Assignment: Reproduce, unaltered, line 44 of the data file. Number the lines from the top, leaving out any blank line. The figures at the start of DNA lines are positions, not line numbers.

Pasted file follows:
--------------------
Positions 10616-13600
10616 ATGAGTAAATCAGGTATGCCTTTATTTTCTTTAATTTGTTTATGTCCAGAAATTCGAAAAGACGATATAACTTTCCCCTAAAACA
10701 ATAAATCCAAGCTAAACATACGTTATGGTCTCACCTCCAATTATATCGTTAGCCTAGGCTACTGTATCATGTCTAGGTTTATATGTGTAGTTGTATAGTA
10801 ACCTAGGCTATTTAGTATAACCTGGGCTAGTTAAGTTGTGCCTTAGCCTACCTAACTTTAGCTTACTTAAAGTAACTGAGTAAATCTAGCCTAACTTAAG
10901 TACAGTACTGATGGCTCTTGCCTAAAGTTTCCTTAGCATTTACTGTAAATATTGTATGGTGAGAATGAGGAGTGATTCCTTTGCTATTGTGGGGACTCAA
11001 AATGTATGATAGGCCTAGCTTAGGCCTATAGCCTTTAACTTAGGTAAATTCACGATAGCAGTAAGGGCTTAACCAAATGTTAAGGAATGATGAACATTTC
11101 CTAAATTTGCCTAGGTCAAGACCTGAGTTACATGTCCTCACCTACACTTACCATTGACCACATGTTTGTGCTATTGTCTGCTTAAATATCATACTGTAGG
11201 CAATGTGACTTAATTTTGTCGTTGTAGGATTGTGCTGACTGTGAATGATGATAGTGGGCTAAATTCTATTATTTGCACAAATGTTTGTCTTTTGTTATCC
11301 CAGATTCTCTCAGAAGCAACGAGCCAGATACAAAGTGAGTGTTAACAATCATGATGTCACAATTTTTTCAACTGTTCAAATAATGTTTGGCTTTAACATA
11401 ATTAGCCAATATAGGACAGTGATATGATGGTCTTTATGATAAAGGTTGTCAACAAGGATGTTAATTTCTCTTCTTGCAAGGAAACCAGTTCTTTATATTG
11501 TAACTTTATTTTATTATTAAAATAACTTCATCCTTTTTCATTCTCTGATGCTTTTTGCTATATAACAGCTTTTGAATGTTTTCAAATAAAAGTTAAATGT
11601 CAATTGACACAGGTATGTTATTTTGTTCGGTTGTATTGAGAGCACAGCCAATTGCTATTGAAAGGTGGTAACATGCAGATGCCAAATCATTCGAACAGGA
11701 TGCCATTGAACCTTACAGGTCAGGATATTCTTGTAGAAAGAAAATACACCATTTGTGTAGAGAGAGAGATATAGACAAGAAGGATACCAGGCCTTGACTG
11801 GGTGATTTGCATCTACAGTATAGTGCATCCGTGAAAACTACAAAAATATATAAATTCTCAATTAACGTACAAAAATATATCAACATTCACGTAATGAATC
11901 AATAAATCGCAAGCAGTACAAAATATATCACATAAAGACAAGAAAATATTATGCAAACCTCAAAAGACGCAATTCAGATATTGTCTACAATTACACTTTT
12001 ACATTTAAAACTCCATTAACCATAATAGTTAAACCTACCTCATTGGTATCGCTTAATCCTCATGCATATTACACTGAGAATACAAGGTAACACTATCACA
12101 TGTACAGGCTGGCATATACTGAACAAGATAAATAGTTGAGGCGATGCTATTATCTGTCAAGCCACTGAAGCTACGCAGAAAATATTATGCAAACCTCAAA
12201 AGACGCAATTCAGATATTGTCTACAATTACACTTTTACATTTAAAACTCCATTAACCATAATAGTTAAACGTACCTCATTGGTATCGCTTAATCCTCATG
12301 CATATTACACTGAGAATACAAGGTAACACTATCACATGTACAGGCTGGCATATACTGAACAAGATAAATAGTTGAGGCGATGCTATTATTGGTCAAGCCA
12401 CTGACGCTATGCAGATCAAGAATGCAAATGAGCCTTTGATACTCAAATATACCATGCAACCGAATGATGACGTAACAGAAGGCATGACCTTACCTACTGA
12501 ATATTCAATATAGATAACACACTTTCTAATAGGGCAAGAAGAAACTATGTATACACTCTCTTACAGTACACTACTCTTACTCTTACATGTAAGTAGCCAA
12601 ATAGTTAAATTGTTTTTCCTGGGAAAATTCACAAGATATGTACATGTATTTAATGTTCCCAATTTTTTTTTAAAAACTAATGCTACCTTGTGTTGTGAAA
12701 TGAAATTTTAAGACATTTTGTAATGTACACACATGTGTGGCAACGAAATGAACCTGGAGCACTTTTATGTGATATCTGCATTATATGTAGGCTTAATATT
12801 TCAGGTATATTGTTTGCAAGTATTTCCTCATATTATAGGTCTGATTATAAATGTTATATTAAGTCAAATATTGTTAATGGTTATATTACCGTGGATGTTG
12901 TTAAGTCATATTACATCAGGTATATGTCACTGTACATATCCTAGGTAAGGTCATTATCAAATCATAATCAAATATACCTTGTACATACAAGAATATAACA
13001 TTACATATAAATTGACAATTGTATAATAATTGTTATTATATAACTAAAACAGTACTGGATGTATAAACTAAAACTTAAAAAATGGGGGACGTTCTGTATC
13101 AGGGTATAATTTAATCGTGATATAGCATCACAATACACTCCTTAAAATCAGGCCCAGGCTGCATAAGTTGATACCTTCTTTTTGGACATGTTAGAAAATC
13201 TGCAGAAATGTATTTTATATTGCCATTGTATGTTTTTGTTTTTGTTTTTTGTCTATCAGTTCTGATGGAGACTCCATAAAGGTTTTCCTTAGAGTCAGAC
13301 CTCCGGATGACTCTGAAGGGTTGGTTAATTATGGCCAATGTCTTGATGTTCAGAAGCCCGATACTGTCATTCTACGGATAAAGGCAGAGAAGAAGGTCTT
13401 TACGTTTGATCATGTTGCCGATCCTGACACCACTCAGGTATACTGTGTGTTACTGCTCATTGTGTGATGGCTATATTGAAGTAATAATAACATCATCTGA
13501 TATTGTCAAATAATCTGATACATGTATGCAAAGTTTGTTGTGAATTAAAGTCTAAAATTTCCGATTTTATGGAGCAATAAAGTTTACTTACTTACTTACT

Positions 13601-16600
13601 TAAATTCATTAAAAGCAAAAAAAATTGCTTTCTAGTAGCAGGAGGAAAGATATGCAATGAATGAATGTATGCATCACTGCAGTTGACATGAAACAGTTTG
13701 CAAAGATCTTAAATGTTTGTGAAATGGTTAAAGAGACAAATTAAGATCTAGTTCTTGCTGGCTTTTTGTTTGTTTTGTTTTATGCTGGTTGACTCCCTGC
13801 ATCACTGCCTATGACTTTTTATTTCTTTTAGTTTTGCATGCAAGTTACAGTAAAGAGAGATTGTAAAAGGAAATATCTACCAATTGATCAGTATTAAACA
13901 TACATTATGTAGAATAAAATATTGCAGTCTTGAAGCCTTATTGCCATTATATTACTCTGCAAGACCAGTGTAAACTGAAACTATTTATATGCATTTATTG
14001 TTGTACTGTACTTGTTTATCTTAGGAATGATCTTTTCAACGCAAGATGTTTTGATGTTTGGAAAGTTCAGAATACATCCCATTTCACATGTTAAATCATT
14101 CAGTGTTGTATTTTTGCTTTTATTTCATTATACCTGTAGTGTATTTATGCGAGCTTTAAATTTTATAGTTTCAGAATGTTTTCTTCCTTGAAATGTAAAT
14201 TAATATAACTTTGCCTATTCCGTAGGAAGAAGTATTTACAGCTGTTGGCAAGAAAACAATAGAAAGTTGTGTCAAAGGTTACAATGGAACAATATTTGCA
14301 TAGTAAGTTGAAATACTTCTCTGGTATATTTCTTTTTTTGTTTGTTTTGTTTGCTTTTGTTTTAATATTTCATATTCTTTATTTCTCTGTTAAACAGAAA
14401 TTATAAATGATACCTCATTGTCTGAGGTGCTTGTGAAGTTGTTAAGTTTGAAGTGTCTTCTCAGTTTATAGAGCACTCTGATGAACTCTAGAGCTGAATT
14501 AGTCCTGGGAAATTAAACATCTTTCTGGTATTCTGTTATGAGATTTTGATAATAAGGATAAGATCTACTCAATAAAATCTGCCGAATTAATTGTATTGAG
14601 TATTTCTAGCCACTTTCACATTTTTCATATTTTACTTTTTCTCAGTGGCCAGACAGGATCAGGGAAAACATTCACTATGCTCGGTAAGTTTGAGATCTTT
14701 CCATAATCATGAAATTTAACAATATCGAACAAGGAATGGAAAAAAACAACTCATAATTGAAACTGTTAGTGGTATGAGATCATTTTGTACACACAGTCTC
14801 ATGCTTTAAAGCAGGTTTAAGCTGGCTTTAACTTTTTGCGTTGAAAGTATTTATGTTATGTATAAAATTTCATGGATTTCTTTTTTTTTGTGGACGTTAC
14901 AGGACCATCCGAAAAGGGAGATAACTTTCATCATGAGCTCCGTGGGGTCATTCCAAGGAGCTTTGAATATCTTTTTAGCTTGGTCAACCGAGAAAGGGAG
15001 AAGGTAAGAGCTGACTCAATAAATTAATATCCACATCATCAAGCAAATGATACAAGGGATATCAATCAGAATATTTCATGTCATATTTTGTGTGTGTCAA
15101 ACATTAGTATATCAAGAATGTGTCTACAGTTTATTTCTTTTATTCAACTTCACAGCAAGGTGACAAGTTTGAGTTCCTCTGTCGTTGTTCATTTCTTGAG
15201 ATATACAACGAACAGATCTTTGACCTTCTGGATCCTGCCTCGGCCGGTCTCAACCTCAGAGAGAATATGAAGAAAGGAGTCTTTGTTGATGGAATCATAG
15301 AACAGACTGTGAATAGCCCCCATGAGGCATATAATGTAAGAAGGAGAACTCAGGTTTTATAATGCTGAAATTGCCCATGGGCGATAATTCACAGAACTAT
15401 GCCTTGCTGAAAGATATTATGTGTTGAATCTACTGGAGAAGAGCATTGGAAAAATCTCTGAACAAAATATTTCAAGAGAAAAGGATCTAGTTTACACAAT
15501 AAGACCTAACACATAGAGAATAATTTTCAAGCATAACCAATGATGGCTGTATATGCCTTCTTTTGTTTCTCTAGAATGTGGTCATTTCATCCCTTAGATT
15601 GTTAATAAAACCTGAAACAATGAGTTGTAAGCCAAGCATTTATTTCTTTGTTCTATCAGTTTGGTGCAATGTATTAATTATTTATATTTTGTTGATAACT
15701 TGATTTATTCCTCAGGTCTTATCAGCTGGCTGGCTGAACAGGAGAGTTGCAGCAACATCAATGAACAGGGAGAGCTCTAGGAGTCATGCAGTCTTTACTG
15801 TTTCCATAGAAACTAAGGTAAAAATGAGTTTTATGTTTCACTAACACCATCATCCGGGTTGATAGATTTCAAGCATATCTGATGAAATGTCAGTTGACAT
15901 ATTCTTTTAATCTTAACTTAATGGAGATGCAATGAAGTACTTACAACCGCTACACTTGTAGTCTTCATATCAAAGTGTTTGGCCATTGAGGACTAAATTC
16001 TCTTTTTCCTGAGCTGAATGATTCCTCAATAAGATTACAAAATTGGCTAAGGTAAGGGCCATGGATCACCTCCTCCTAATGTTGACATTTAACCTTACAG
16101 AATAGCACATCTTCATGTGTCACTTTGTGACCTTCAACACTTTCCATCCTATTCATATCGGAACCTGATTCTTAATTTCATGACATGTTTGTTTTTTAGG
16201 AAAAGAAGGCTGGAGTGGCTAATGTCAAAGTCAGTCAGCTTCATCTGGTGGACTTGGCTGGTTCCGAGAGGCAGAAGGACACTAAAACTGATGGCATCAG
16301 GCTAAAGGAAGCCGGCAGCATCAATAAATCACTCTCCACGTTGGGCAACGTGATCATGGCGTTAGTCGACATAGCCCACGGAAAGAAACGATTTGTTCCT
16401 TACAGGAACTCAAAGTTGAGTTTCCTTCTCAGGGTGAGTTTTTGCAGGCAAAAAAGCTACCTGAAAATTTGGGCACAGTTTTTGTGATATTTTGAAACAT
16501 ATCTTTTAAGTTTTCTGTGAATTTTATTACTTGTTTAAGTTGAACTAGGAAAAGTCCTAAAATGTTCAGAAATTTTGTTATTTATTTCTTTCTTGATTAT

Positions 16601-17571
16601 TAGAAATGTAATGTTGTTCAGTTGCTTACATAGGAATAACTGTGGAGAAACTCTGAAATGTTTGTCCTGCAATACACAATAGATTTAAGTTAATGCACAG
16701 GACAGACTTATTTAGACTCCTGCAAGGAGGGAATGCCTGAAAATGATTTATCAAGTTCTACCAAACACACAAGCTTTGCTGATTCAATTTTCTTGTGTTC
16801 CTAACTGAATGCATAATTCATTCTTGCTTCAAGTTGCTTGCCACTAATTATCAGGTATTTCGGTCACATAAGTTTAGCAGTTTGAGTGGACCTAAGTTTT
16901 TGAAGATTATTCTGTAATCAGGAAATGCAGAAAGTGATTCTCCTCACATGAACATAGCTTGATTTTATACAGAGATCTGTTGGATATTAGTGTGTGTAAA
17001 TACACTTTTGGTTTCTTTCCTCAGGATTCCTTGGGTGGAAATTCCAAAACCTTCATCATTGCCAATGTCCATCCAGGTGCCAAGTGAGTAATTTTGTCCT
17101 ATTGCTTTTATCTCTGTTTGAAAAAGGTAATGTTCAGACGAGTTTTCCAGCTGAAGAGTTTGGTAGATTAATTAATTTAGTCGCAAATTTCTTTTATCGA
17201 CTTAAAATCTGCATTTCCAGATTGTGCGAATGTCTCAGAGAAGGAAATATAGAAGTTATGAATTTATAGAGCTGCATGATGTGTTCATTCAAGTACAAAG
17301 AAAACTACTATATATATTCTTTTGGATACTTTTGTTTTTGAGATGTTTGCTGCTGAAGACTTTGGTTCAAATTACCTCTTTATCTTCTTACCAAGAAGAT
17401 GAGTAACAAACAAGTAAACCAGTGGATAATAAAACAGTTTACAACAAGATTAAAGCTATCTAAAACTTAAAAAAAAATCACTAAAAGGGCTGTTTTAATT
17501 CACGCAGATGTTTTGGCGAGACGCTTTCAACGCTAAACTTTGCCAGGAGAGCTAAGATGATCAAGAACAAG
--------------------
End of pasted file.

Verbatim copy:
14701 CCATAATCATGAAATTTAACAATATCGAACAAGGAATGGAAAAAAACAACTCATAATTGAAACTGTTAGTGGTATGAGATCATTTTGTACACACAGTCTC